The Story of a House

There was another friend in high school who I wasn’t very close to, but whose example still stays with me today. At the time, I thought she was too “goody two shoes” and too childish for my taste. Nowadays I realize how foolish I was. I went to her house once and her home and her family life enchanted me. I remember her mom had a grand piano. I played the piano so this was particularly beautiful and captivating for me. Her father was a mailman, but he was so industrious and so commendable at his work that he had won an award of some sort as I remember. It was his work in the home that most impressed me. He had made a bamboo forest for his daughter, which was completely personalized and I think even included a tree house. They had two big dogs, which he cared for and played with. And he had helped decorate her room. Nowadays I still think about her house and the love which was so obviously present in her family.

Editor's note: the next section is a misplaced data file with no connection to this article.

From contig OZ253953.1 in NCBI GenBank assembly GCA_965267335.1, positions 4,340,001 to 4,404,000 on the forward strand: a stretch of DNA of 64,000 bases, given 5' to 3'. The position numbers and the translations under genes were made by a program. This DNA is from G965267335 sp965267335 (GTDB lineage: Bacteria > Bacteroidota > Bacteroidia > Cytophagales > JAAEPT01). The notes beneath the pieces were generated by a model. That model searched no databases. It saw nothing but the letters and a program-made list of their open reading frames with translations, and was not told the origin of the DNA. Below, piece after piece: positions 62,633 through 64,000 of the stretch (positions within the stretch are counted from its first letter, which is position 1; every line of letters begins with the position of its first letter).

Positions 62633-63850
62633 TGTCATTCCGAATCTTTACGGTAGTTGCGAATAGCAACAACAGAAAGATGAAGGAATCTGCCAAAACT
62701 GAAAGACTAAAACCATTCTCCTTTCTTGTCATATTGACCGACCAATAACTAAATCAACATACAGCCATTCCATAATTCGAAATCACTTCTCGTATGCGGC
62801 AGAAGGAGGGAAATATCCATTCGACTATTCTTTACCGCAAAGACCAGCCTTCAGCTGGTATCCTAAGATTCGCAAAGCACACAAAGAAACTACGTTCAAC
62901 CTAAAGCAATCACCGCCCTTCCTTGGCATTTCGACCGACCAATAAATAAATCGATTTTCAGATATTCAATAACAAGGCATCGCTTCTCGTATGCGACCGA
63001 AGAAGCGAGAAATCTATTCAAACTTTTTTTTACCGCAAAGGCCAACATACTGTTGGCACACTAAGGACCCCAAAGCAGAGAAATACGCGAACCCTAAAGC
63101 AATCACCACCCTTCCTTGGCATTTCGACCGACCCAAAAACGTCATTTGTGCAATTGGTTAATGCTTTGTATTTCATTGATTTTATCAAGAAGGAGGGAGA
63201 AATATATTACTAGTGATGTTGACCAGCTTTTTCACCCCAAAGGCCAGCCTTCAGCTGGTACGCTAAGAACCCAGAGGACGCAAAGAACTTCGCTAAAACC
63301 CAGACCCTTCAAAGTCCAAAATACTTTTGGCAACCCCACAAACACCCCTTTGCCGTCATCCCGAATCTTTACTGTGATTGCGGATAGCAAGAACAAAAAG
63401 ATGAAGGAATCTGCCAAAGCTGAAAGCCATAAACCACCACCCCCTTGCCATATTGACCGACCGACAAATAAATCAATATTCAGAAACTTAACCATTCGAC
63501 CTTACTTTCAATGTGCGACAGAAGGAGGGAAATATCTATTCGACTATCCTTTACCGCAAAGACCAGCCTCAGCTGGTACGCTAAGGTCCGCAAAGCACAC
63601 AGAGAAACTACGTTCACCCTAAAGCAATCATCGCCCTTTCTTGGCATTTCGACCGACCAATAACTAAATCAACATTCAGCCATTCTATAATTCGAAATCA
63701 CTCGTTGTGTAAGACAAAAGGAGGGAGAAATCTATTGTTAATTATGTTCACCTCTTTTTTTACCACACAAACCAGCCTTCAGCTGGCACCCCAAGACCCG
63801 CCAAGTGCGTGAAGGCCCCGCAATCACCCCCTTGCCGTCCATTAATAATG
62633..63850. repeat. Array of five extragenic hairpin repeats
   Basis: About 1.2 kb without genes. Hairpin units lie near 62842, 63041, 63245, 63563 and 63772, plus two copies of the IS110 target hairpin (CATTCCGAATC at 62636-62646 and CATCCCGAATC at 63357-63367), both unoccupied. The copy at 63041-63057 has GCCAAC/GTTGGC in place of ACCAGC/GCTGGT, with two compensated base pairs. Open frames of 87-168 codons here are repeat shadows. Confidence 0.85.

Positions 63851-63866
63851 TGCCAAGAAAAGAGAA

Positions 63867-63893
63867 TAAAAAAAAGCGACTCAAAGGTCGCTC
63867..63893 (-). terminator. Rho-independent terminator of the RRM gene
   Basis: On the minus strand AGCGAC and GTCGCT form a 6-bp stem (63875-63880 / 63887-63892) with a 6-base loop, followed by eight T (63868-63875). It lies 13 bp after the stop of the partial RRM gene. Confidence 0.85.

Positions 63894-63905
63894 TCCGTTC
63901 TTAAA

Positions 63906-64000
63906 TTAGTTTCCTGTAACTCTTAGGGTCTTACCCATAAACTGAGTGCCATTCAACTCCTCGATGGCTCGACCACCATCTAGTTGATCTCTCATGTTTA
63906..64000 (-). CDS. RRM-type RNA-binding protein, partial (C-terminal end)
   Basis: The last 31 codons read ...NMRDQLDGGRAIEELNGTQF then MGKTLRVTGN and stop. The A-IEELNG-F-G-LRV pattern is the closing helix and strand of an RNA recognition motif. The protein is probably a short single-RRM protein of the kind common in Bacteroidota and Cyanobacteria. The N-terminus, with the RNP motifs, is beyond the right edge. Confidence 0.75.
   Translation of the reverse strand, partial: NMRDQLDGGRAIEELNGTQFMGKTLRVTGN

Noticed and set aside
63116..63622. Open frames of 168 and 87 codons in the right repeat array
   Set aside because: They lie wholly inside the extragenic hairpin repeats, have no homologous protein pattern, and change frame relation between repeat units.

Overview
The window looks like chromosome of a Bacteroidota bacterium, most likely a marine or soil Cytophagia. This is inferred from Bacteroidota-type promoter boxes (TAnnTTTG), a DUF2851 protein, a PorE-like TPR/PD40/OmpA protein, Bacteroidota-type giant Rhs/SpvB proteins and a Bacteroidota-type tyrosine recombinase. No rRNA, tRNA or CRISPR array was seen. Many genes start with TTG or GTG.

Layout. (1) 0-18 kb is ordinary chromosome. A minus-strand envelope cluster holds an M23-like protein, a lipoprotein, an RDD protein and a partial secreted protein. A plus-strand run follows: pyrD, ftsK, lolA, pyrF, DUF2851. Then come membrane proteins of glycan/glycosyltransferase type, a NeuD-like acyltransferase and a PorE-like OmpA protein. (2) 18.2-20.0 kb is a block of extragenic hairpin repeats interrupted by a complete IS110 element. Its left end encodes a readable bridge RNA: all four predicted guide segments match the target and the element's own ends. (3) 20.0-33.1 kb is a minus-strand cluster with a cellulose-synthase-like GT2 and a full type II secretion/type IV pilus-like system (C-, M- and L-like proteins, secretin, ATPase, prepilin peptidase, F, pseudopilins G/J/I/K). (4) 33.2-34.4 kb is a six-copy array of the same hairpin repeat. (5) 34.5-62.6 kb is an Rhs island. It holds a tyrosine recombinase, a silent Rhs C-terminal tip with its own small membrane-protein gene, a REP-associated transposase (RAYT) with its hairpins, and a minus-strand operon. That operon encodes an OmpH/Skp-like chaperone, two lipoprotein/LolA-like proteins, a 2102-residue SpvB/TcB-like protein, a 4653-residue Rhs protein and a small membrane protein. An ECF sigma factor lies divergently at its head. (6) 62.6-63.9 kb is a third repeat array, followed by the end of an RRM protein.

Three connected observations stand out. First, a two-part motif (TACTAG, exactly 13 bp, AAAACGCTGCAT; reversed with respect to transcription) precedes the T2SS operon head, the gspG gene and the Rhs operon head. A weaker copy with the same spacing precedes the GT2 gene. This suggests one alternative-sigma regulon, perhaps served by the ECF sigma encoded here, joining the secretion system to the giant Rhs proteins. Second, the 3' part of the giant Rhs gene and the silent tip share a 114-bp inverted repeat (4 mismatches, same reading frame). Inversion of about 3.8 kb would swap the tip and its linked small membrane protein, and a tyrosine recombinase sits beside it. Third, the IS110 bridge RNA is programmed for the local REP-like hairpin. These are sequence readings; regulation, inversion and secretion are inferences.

The story of our lives

I really liked an article by Jennifer Fulwiler (that I can’t find) in which she tells a story of a grocery store employee who was inspired to conversion by a customer’s watch. The watch reminded her of her grandmother’s watch which then reminded her of her grandmother, who was an example of faith. Sometimes it’s the small details that God uses and this is a good reminder of how little we do. “Therefore, neither the one who plants nor the one who waters is anything, but only God, who causes the growth” (1 Corinthians 3:7).

We do well not to focus so much on helping or impressing others, as letting ourselves be transformed by Christ, inhabited by the Spirit, and let Him do the rest.

Photography: See our Photographers page.

About the Author:

Julie Machado is a 30-year-old Portuguese-American who grew up in California, but moved to Portugal to study theology. She now lives there, along with the rest of her family, her husband and her children. She believes the greatest things in life are small and hidden and that the extraordinary is in the ordinary. She blogs at Marta, Julie e Maria.

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  • Mark McCann

    This is such a beautiful and touching story. I love these “simple” testimonies that speak such profound truths. It’s always the little details of life that we remember, always the meaningful, often hidden daily miracles that touch us the most. Thank you for sharing your story in so wonderful a way!